Hamilton city council’s long-term incumbents
The clichéd definition of insanity, often applied to politics, is doing the same thing over and over and expecting different results. Notwithstanding legal and psychological accuracies, but considering the municipal political landscape in Hamilton and the expectations we have for it, we may very well be insane.
Of the 10 incumbent councillors out of 15 total who ran in the last municipal election and remain in office (Scott Duvall vacated his seat), all won. Of this “long-term 10,” (see list at end of article) the councillors with the shortest time in office will this year have been in for two terms (three councillors), and the longest for nine (one councillor).
If these Long-term 10 run again, which at the moment looks likely for the majority, this will mean that upwards of two-thirds of Hamilton’s city council will have been in for a minimum of eight years, a maximum of 30 and an impressive average of 14. This doesn’t take into account instances where family members preceded two councillors in their position.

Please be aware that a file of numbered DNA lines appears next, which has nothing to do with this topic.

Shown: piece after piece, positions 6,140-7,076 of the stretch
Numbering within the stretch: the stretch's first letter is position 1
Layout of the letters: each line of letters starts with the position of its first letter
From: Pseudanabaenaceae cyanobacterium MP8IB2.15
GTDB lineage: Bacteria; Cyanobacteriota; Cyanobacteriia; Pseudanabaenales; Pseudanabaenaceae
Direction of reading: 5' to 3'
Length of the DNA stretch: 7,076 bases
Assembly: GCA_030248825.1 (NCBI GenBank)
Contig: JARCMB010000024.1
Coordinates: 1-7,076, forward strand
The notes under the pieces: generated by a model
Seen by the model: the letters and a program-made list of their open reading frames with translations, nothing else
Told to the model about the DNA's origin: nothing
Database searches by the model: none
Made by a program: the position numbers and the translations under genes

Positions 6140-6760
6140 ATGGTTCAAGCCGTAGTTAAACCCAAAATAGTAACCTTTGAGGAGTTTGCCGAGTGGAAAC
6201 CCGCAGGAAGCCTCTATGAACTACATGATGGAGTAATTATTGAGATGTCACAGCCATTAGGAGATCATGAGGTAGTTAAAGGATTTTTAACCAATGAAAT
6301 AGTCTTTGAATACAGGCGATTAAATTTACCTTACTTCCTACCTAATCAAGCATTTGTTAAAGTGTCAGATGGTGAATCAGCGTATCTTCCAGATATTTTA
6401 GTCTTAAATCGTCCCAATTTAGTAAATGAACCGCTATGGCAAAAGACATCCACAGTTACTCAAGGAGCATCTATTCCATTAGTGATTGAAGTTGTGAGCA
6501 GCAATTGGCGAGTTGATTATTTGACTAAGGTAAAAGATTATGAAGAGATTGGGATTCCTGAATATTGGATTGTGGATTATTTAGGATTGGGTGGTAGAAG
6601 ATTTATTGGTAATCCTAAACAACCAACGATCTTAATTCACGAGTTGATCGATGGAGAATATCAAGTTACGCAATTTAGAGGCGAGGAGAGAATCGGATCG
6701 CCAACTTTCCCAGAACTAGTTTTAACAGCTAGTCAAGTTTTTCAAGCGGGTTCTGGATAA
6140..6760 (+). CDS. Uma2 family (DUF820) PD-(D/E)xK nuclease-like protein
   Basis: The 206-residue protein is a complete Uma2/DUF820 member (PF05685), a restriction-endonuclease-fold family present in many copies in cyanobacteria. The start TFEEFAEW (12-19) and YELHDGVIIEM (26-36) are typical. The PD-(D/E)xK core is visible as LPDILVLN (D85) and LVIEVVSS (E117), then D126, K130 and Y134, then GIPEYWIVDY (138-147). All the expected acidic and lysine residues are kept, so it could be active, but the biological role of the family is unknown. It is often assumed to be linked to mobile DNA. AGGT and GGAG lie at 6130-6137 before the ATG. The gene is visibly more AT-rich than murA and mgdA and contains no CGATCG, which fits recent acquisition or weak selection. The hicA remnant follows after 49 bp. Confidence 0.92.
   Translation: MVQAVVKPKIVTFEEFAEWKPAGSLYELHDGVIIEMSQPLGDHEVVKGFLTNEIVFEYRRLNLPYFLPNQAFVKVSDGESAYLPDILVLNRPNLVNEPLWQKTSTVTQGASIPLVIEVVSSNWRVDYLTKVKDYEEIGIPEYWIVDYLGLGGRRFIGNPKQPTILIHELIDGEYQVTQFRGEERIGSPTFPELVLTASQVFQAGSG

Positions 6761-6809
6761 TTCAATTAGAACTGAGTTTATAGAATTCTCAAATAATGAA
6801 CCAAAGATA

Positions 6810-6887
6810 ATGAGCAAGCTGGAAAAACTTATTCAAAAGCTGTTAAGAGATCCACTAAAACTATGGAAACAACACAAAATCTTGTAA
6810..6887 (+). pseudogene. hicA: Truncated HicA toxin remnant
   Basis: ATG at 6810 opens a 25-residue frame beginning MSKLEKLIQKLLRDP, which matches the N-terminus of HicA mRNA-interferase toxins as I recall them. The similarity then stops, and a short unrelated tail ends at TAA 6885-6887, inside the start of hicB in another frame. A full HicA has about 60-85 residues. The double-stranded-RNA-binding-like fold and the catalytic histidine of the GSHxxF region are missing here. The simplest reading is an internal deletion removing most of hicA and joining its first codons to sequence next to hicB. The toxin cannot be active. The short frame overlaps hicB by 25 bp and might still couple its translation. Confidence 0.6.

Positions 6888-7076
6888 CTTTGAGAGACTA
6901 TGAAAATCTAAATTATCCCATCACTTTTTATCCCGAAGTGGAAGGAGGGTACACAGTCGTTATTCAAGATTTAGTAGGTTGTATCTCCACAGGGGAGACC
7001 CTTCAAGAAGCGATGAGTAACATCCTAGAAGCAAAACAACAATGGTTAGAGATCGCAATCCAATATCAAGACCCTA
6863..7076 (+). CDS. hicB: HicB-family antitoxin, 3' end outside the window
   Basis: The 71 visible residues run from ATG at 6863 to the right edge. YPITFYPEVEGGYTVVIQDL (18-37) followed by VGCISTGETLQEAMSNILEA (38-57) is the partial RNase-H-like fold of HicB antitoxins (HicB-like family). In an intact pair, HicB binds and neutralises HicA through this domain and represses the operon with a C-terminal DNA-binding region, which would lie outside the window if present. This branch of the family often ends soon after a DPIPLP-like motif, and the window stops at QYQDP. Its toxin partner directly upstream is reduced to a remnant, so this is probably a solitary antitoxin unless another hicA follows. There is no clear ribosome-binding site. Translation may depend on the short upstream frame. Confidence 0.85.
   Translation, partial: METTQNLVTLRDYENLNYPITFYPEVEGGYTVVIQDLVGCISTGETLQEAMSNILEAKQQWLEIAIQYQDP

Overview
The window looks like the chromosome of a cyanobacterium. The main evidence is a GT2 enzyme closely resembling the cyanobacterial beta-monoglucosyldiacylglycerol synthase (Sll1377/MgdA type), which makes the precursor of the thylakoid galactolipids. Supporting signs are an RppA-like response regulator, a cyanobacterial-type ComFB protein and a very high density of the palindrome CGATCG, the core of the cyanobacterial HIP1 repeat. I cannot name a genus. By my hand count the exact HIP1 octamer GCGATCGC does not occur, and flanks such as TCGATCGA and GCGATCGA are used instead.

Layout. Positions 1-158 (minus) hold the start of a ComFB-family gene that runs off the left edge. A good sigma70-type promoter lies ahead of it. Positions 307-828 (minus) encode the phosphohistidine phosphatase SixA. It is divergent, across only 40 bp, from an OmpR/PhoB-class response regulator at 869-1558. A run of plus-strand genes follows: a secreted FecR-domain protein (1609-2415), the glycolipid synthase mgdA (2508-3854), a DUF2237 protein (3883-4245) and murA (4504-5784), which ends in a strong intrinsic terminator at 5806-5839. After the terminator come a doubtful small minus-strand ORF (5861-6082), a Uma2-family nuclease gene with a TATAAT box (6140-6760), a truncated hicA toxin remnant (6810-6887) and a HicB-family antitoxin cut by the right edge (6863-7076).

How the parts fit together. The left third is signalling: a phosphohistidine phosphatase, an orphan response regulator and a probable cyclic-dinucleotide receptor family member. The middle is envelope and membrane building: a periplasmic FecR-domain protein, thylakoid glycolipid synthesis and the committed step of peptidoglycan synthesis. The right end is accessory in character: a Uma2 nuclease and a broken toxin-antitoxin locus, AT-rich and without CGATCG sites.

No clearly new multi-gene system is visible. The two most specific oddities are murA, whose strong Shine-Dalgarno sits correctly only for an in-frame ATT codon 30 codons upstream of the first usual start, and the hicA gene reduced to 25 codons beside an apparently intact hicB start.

For nearly a decade and a half, and over three political terms, if we as voters in this city expected different results from our municipal politics, we have not given ourselves the opportunity to see them. Now this isn’t to downplay the work these councillors have done, their dedication to public office, the service they’ve provided to the community, or the gratitude that we should and do have for their work, but at what point do we call time?
When will the decision be made that this is simply too long to be any sort of transformative, visionary, or perhaps even effective elected official?
Whether formal or informal, there should be term-limits, but realistically, there’s no point in definitively proposing an official limit here. I think two should be enough, some may think more, some may even think less. Regardless, the question of official term-limits is moot. Determining any would require provincial legislation, and opening a can of worms, that likely no career politician in this province, out of their own self-interest, has the stomach to approach in the foreseeable future.
Nevertheless, the primary considerations are how long does it take to get a good handle on the role? And how long does it take to accomplish what needs to be accomplished?